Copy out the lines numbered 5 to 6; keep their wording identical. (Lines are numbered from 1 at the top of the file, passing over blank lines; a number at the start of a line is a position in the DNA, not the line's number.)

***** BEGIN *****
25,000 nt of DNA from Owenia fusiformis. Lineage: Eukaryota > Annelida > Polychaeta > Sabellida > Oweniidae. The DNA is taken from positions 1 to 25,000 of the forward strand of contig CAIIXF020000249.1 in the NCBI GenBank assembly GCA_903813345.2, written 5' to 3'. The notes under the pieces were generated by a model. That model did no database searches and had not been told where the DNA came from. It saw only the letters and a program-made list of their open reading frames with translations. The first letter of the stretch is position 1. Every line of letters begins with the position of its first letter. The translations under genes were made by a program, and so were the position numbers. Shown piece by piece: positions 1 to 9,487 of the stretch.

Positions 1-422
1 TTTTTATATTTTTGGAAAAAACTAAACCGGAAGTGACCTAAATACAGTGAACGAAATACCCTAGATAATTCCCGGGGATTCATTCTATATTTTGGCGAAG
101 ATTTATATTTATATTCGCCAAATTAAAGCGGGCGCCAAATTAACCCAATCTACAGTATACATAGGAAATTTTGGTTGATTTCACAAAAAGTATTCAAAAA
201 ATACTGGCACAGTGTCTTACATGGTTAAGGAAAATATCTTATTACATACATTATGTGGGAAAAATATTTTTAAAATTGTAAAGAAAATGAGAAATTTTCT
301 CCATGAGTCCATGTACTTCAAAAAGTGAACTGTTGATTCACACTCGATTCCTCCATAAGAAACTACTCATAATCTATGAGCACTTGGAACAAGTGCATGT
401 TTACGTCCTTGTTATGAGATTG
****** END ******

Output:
201 ATACTGGCACAGTGTCTTACATGGTTAAGGAAAATATCTTATTACATACATTATGTGGGAAAAATATTTTTAAAATTGTAAAGAAAATGAGAAATTTTCT
301 CCATGAGTCCATGTACTTCAAAAAGTGAACTGTTGATTCACACTCGATTCCTCCATAAGAAACTACTCATAATCTATGAGCACTTGGAACAAGTGCATGT